A: I believed it would be inappropriate to receive compensation based upon the 9/11 tragedy. Millions of Americans were making voluntary financial contributions to 9/11 charities, totaling $2.7 billion. The least I could do was to make a contribution by working pro bono. Also, if I ever did receive compensation, 9/11 families would have been highly critical, arguing that I was making "blood money" off of the dead. It just didn't seem the right thing to do.
Q: You developed the regulations governing the Fund. Can you explain the
process for doing that?
A: First I developed interim regulations and traveled around the country meeting with 9/11 families and victims to discuss how the draft regulations should be improved. Then, we issued final regulations based on the input I had received. The result - the 9/11 families had a vested interest in the final regulations which helped provide the regulations a credibility they would otherwise not have had.
Q: For those families and individuals who were eligible to opt into the fund, what kind of information were they given beforehand in order for them to give a reasoned decision as to whether to opt in or to sue the airlines or others?
A: We made a concerted outreach publicity effort. Not only were the Rules and Regulations made available on the internet, but I also spent countless hours traveling around the country explaining the Program to all eligible claimants. In addition, each and every claimant was afforded an opportunity to meet with me or my designee and get a fairly accurate "guesstimate" of what the individual award would be before electing whether to opt into the Program or not.
We also published "presumptive award charts" that anybody could examine to learn what their award would likely be. In sum, we took great pains to make sure that all eligible claimants were fully informed of their rights and likely awards under the Fund before electing to participate. That this approach worked extremely well, is evidenced by the ninety-seven percent sign-up rate.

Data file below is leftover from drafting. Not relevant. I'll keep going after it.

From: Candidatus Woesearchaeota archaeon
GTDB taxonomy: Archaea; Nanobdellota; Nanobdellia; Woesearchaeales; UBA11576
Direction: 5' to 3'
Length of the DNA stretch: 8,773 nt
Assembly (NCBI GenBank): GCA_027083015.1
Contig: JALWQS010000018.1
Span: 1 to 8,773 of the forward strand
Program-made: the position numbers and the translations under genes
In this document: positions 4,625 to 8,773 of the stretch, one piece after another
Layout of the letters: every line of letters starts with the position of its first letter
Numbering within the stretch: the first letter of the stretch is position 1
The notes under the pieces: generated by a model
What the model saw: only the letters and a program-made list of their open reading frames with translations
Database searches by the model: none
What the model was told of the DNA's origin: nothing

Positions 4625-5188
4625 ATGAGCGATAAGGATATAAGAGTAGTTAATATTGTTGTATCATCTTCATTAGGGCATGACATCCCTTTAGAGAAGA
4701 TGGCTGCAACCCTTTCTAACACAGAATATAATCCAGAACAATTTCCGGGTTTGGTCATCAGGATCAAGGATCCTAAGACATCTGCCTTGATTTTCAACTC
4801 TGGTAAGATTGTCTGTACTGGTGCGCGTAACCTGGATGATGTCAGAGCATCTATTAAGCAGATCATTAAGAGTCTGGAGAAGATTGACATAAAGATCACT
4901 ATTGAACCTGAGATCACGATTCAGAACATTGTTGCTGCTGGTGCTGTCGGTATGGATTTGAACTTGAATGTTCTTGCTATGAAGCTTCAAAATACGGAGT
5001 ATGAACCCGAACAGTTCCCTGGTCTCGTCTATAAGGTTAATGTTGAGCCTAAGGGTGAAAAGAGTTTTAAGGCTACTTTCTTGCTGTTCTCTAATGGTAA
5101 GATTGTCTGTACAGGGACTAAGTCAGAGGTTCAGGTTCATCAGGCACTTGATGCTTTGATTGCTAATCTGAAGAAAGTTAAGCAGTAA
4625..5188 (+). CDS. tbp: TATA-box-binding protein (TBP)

During the thirty-three months that I acted as Special Master under the Program, the families gradually came to recognize the wisdom and value of the Fund. By the time of the statutory deadline for filing, December 22, 2003, virtually everybody signed up. Today, there are less than eighty lawsuits pending in court against the airlines and the World Trade Center.
Q: What kind of information was submitted to you and how then were you able to use that information to determine an award?
A: There was a thirty-three page claim form that had to be submitted accompanied by appropriate economic information about the victim, such as tax returns, 401(k) information, bonuses and commissions, workers' compensation payments, etc.. By statute, I was required to calculate "economic loss" suffered by the victim. With the information provided in the claim form, and the accompanying documentation, I calculated over five thousand awards.
Q: I have read that the average award for those who died was $2.1 million. Were there families who felt their awards were unjust? If so, did they have recourse to argue/appeal the decision to the Fund?
A: Once I rendered an award it was final. The statute creating the Fund expressly prohibited any appeal from my award to the courts. However, I did permit an administrative appeal to me. Once an award was issued by the Fund, the Rules permitted any disgruntled claimant to appeal to me directly and ask that I review the award again and, if requested, give the claimant an opportunity to meet with me to be heard.
I cannot say whether families who received an award considered it "unjust." I'm not even sure what that word means in the context of the 9/11 tragedy. But I do know that a ninety-seven percent participation rate, coupled with general praise by the families and public alike, tells me that, overall, the Program was fair.
Q: The families were carrying pain unfathomable to someone, like me, who did not experience it. How were you able to handle that pain?
A: It was not easy to handle the pain and emotional distress. Family and friends helped. Attending many symphony concerts and opera performances permitted me some respite. Finally, I was lucky in enjoying almost universal bipartisan political support in the Congress, Administration and the press. This latter point proved critical. I could focus on the 9/11 families knowing that everybody in the public arena was rooting for me to succeed.
Q: What do you think 9-11 has taught us?
A: The 9/11 tragedy has taught us to be more fatalistic; don't plan too far ahead since life has a way of throwing curve balls at all of us. Also, the 9/11 event demonstrated the compassion and generosity of the American people, a couple of the most important characteristics of our Nation. Seven billion dollars spent on the Program was a type of "vengeful philanthropy" in which the American people came together as one to demonstrate their unanimity and cohesiveness.